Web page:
An important study shows that the fermentation activity of intestinal bacteria generates certain fatty acids that block the development of type 1 diabetes.
Type 1 diabetes is an autoimmune disease caused by the specific destruction of pancreatic cells responsible for insulin production. There is a strong genetic predisposition to this immune dysregulation, but more and more observations indicate that other factors associated with lifestyle (diet, excessive hygiene, overuse of antibiotics) could also contribute to the development of this disease. The increase in the incidence of Type 1 diabetes observed in recent decades could therefore be a consequence of certain changes in lifestyle that have occurred during this period, which suggests that it is possible to prevent this disease. by certain lifestyle changes.
Gut imbalance promotes type 1 diabetes
It is now well established that the intestinal microbiota, that is to say the vast bacterial community that lives in the intestine, and more particularly in the colon, plays a leading role in the proper functioning of the immune system.
Studies show that changes in the composition of the microbiota are associated with immune disorders such as inflammatory bowel disease, multiple sclerosis, allergies and asthma, suggesting that this microbiota may also play a role in autoimmunity responsible for type 1 diabetes. This influence seems to be due to the ability of these bacteria to metabolize dietary fiber to generate short-chain fatty acids, such as acetate and butyrate, which are formed in very large quantities in the colon. These fatty acids increase the activity of regulatory T lymphocytes essential for maintaining immune tolerance, stabilize the intestinal barrier to limit the infiltration of bacteria into the blood and also possess anti-inflammatory activity.
This therefore suggests that an increase in the fermentation activity of the microbiota could stabilize immune function and prevent the development of an autoimmune response leading to the destruction of pancreatic cells involved in insulin production.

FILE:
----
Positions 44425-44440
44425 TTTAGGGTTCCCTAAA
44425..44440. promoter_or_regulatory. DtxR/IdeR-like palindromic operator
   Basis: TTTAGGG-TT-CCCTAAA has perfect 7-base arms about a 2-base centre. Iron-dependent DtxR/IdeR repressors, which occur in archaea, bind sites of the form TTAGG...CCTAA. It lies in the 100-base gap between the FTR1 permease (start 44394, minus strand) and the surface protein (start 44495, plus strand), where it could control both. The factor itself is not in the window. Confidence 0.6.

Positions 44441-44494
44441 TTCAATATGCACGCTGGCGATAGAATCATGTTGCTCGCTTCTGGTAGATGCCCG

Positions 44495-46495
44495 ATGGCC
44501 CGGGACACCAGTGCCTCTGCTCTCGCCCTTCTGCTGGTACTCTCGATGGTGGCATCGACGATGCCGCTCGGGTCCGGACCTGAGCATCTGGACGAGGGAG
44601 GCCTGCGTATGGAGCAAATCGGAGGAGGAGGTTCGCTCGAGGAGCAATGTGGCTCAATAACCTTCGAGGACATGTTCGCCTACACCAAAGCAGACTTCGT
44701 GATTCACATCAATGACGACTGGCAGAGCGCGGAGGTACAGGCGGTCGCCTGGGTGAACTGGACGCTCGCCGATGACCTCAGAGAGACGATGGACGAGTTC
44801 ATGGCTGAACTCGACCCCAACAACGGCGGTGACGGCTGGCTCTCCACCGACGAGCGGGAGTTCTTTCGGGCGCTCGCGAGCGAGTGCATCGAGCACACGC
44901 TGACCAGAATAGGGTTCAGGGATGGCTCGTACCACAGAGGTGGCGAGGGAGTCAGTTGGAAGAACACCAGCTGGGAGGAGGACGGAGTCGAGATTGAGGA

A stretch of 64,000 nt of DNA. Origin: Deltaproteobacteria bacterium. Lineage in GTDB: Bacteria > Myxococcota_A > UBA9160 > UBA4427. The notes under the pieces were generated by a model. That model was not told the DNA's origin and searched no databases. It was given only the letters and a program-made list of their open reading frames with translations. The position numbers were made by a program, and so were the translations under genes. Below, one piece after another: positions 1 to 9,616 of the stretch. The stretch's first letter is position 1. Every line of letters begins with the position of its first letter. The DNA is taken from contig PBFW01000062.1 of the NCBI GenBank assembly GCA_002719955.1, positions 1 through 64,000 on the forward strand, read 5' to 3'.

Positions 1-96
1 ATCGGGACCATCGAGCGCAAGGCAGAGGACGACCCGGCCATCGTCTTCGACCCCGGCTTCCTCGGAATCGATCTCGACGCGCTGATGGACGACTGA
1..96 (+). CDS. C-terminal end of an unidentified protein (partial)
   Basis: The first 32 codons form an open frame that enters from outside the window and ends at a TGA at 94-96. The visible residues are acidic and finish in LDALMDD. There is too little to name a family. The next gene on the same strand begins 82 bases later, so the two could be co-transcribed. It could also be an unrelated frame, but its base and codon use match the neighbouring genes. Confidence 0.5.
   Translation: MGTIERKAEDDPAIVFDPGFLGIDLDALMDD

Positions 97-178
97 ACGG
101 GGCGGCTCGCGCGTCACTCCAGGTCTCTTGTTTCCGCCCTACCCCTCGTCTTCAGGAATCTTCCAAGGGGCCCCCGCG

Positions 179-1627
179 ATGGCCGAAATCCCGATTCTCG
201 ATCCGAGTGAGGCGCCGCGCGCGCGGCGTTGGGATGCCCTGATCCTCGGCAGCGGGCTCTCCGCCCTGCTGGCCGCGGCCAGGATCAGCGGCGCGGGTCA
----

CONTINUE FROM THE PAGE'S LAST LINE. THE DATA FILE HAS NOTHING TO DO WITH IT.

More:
Fiber and fatty acids protect against type 1 diabetes
This hypothesis is reinforced by the results of a study recently published in the prestigious Nature Immunology. To examine the impact of an increase in short-chain fatty acids on the risk of diabetes, a team of Australian scientists came up with the idea of feeding animal models with sources of starches biochemically modified with acetate. or butyrate. These starches resist digestion by the stomach, but are subsequently fermented in the colon by intestinal bacteria and release large amounts of these fatty acids. It is therefore an interesting model for reproducing the formation of acetate and butyrate that occurs during the fermentation of dietary fibers by the intestinal microbiota.
The researchers first observed that each of these starches (enriched with acetate or butyrate) provided marked protection against the development of type 1 diabetes. On the one hand, the diet enriched with acetate causes a marked decrease in white blood cells (T cells) which possess autoimmune activity, while elevated butyrate production improves the function of regulatory T cells. When these two types of starches are administered simultaneously, these combined actions ensure that the destruction of insulin-producing cells is completely blocked and therefore the development of diabetes is halted.
These observations therefore suggest that the metabolites generated by the fermentation activity of intestinal bacteria, the short-chain fatty acids in particular, exert extremely positive effects on the proper functioning of the immune system. Since dietary fibers are the preferred “food” of these bacteria, a plant-rich diet including fruits, vegetables, legumes and whole grain cereals is the best way to optimize the metabolic function of this microbiota and thus reduce the risk of autoimmune diseases, including type 1 diabetes.
Mariño E et al. Gut microbial metabolites limit the frequency of autoimmune T cells and protect against type 1 diabetes. Nat. Immunol; 18: 552-562.